Israel is a prime example of how desalination can help a country facing water scarcity. In 1999, the Israeli government began the implementation of a long-term, large-scale SWRO desalination program. This led to the development of five mega-sized desalination plants—three of which were designed, constructed, financed (under a public-private partnership/build-operate-transfer scheme) and now are operated by IDE Technologies at full capacity.

IDE was challenged with constructing these three desalination plants that would preserve shore and marine values rather than negatively impact the environment, have reduced power consumption, use less harmful chemicals, have a small footprint, and offer water at a competitive price. In the last decade, IDE Technologies has built and operates three mega-sized desalination plants: Ashkelon in 2005; Hadera in 2009; and Sorek, the world’s largest operating plant of its type, in 2013. These plants together now supply 60% of Israel’s drinking water.

IDE also continues to invest in R&D to develop new advanced solutions to provide a reliable sound of water. The company has developed IDE Progreen technology—a chemical-free seawater desalination process.

Meyer: How can these technologies and others help address problems in Cape Town and other areas struggling with scarcity?

Cohen: In Cape Town there are about 10 desalination plants along the coast of South Africa from Lambert’s Bay in the west to Richard’s Bay in the east. However, the output from each of these plants is small and only provides enough water for municipalities in the immediate vicinity of the plants.

Seawater desalination as part of the overall water sources portfolio is an essential component in any drought-risk region with access to the sea, as it is drought-proof. For desalination to be a long-term solution to help Cape Town as the city struggles with water scarcity, it needs to increase the production capacity of its current desalination plants and also invest in the development of large-scale desalination plants to meet the water demands of the city.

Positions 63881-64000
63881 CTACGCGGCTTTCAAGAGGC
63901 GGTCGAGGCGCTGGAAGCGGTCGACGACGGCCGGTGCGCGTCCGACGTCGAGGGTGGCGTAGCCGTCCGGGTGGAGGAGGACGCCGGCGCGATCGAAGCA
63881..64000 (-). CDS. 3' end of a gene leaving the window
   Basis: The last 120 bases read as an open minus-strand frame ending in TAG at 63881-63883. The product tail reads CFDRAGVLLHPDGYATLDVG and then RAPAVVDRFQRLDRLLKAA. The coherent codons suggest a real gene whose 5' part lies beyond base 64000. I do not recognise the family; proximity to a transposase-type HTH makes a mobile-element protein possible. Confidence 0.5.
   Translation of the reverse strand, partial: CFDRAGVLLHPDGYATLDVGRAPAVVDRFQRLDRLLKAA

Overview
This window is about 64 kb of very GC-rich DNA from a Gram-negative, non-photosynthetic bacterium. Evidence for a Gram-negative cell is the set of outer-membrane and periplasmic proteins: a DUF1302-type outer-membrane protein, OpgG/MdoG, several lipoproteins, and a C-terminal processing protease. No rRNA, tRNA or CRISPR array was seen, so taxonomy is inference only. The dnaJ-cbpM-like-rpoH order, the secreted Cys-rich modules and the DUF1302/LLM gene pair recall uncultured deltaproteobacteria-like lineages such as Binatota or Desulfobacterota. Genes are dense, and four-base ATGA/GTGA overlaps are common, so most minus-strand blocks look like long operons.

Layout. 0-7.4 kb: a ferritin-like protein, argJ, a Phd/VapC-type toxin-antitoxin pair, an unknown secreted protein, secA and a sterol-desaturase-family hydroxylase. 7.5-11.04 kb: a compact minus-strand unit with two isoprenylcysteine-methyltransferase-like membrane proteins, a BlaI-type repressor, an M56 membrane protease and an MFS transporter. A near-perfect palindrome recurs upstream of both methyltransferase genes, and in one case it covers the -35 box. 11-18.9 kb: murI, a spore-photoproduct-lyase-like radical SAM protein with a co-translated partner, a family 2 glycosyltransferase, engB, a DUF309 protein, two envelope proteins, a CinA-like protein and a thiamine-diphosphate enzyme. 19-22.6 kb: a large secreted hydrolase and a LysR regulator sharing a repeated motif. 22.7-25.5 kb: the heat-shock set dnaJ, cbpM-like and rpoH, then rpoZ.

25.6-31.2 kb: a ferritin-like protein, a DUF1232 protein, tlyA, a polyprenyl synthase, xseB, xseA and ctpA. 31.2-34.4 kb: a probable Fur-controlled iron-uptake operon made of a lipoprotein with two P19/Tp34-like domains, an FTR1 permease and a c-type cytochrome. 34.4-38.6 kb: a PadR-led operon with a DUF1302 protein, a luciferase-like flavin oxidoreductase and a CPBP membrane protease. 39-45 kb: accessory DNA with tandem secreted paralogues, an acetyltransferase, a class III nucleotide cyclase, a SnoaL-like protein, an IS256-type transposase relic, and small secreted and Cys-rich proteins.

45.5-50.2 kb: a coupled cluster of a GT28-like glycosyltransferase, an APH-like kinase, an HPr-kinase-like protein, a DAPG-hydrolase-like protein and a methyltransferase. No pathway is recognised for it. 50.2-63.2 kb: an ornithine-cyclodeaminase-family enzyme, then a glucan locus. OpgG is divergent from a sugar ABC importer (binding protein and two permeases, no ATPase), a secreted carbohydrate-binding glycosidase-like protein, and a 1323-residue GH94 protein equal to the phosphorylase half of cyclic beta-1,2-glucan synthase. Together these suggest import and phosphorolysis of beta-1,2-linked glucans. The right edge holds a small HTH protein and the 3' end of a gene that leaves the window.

With IDE Progreen, which provides a reliable, environmentally friendly solution at an affordable price, combined with IDE's prefabrication capabilities, water scarcity challenges can be mitigated as IDE can provide a long-term, drought-resilient solution.

Inside the Hadera, Israel, desalination plant, RO technology treats seawater.

Meyer: How can people in areas without shortages use this World Water Day to consider our water use?

Cohen: People in areas not facing shortages should always be thinking about water conservation. Water is one of the most precious resources in the world, and while climate change has contributed to scarcity, we continue to waste water. As people are more eco-conscious, water conservation is becoming more natural to them. While municipalities make up for a large amount of water use, industrial use is much higher. Approximately 400 billion gal of water is used in the United States per day, and nearly half of that is used just for thermoelectric power generation. Unless we can decrease industrial water use, more cities will continue to face immense water shortages.